Featuring Charles Stimson, Manager, National Security Law Program and Senior Legal Fellow, Davis Institute for National Security and Foreign Policy, Heritage Foundation; Shibley Telhami, Anwar Sadat Professor, University of Maryland; Senior Fellow, Brookings Institution; and Alex Nowrasteh, Immigration Policy Analyst, Cato Institute; moderated by A. Trevor Thrall, Senior Fellow, Cato Institute.
In Lukewarming: The New Climate Science that Changes Everything, Pat Michaels and Chip Knappenberger explain the real science and spin behind the headlines and come to a provocative conclusion: global warming is not hot—it’s lukewarm. Climate change is real, it is partially man-made, but it is clearer than ever that its impact has been exaggerated—with many predictions now being rendered implausible or impossible. This new paperback edition of the book is an expanded edition of last year’s ebook-only edition of Lukewarming, and includes updates in science and policy following the accords reached at the 2015 United Nations Climate Change Conference in Paris.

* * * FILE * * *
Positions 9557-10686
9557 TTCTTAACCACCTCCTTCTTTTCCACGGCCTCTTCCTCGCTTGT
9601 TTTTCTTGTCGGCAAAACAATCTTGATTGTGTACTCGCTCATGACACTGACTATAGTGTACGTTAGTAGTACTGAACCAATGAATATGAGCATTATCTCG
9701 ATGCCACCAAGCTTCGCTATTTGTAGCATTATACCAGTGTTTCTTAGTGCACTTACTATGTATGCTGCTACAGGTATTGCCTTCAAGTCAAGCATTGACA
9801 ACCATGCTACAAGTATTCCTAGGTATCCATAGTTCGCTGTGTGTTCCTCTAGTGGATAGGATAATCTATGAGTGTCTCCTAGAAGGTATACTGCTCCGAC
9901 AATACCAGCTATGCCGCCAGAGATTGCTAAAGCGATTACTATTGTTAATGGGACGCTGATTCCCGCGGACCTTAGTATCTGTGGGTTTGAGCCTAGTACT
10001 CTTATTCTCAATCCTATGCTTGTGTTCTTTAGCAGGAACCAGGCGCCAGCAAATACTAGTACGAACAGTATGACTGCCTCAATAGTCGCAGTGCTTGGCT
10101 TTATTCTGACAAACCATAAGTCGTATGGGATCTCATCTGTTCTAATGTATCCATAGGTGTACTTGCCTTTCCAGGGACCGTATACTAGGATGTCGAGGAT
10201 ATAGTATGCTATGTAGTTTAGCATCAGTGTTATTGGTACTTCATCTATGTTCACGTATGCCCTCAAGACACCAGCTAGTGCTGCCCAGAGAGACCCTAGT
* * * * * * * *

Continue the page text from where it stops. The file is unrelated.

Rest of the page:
The Cato Institute has released its 2015 Annual Report, which documents a dynamic year of growth and productivity. The thousands of individuals who contribute to Cato are passionate about freedom and committed to ensuring that future generations enjoy the blessings of liberty, unencumbered by an overreaching state that seeks to control their lives. This is Cato’s optimistic vision for the future, and it would be unimaginable without the Institute’s longstanding partnership with its Sponsors. We will continue our diligence and dedication to seeing this vision realized.
Boumediene v. Bush and the Rights of Enemy Combatants in Wartime
Featuring Timothy Lynch, Cato Institute; and Jeremy Rabkin, George Mason University Law School; moderated by Ilya Shapiro, Cato Institute.
The war on terror has presented U.S. courts with many thorny legal issues relating to civil liberties and national security. On December 5 the Supreme Court takes up the case of Boumediene v. Bush, which centers on the right of “enemy combatants” being held in Guantanamo Bay to have their detention reviewed by American civilian courts. On one hand, what right does the president have to hold people indefinitely without recourse to judicial review? On the other, does the Constitution really require that everyone picked up by our military in wartime have access to our courts? Fundamentally, how do you balance liberty and security during a war without end where the enemy doesn’t play by the traditional laws of war? Please join us for a spirited debate of these and related issues.